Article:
“What hath been done for the uniting of the provinces I refer to my lord's letters and to some report you shall have shortly by Stephen [le] Sieur. I find most difficulty in them of ‘Utrech,’ which must be reclaimed and I trust will, in time. In all these divisions since the taking of ‘Sluce,’ it is a wonder to see how God hath blinded the Duke of Parma; and now he shall be far from that he might apparently have won almost for nothing.
“The Count Morice goeth into Zeeland, where there will be some dealings for Camphire and Armue; the soldiers whereof are well paid by them of Zeeland … I mean to go thither how soon I may possibly, and to make some allotment between the Count and Sir William Russell, which I hope I shall do by Vyllers' help, who hath, upon Mr. Walsingham's letters, done of late very good offices.
“The Count of Hohenlo, by the mutinies of Huesden and Gertruydenbergh is fallen into great discredit with the States and I am secretly informed they will be rid of him. He is unlucky in all he taketh in hand, of great expenses and no secrecy. The Count himself, as I am told, would be quit of him, and now there is a constant speech that he goeth to Hamburgh to a meeting there of certain princes. Some other think it is to treat for a marriage for Count Maurice with one of the daughters of Denmark. He hath given away his horses to the number of twenty, and hath received of the States towards his journey 12,000 guilderns. Upon my lord of Leicester's resignation there hath been much quarrelling upon the acceptation thereof by them of Holland, Zeland and Frysland, the rest being absent, and the proclamation published thereupon, wherein those of Utrech showed them[selves] most grieved; but all this in hope that by his favour, her Majesty will have been persuaded to send more supply to defend their provinces; being most in danger of the enemy, and less able to defend themselves.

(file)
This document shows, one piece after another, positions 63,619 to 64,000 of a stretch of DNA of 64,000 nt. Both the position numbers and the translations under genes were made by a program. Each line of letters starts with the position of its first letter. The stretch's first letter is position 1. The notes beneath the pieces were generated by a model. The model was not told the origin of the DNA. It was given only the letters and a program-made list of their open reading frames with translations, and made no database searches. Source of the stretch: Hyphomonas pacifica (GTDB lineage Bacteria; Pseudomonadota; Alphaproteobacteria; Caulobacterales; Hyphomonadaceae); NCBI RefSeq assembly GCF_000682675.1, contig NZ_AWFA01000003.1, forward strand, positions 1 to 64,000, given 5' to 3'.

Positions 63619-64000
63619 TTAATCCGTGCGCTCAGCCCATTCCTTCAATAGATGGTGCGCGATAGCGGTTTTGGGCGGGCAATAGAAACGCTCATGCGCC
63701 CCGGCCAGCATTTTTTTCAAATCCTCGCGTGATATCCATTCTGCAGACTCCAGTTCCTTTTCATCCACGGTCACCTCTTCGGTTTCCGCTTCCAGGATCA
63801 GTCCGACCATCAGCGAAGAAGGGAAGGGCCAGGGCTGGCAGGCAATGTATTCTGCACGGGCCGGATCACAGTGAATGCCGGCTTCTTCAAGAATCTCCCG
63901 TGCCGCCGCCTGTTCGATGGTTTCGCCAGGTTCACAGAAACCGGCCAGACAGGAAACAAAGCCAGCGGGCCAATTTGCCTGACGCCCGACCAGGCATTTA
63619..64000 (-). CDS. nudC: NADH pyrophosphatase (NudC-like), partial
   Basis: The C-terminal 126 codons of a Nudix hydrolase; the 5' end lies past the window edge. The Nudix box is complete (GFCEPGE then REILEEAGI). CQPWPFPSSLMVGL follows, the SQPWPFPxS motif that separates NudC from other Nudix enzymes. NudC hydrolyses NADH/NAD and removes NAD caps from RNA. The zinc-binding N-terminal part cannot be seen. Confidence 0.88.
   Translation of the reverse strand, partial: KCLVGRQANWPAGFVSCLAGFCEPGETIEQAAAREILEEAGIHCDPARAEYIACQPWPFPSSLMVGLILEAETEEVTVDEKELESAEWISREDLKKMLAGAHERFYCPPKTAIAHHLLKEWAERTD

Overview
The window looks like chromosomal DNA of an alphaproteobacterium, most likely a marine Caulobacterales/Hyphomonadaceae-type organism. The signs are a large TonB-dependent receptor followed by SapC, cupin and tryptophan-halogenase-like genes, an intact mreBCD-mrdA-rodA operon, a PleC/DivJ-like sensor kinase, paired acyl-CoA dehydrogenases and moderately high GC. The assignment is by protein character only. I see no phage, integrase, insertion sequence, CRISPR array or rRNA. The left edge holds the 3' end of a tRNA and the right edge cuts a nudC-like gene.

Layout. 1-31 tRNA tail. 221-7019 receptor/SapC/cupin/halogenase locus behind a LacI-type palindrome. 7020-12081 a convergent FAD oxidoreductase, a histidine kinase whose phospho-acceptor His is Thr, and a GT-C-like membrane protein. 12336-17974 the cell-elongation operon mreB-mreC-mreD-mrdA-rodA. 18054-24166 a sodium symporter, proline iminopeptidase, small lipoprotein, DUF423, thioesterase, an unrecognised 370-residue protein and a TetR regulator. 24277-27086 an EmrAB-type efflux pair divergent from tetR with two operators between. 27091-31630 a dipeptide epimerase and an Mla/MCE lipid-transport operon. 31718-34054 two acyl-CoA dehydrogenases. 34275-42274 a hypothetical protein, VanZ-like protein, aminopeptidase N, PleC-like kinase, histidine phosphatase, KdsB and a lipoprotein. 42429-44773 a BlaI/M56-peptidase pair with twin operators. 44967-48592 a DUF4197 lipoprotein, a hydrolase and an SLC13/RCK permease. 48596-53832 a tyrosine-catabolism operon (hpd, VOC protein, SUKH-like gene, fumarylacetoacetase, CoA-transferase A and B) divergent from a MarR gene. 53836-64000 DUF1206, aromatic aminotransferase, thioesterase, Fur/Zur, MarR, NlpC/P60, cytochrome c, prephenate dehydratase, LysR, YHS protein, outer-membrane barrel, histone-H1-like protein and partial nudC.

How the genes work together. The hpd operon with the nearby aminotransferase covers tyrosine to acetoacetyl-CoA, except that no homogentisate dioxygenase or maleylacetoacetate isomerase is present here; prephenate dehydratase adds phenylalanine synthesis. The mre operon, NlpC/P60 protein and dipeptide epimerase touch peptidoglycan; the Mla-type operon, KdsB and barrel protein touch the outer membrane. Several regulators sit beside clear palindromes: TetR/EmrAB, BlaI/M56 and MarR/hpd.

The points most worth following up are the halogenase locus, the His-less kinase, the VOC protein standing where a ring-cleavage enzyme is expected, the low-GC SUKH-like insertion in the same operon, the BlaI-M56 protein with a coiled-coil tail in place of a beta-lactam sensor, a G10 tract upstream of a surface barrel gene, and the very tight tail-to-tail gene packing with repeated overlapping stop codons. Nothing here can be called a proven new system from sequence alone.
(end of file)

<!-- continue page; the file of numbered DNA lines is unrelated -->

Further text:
[Appeals again for ‘Guilpin.’] He was secretary, but in the new establishment I think he shall be left out … My lord Wyllughbye will advertise how necessary his service is.—From the Hague, 26 April, '88.
Add. Endd. 6 pp. [Holland XXIII. f. 140.]
||The Queen to Sir Thomas Shirley.|
Warrant to pay Martin Blavoet an annuity of 3s. a day for his faithful good services, to begin from the Feast of the Nativity last past, and to continue during her pleasure.—Manor of Greenwich, April 26, 1588.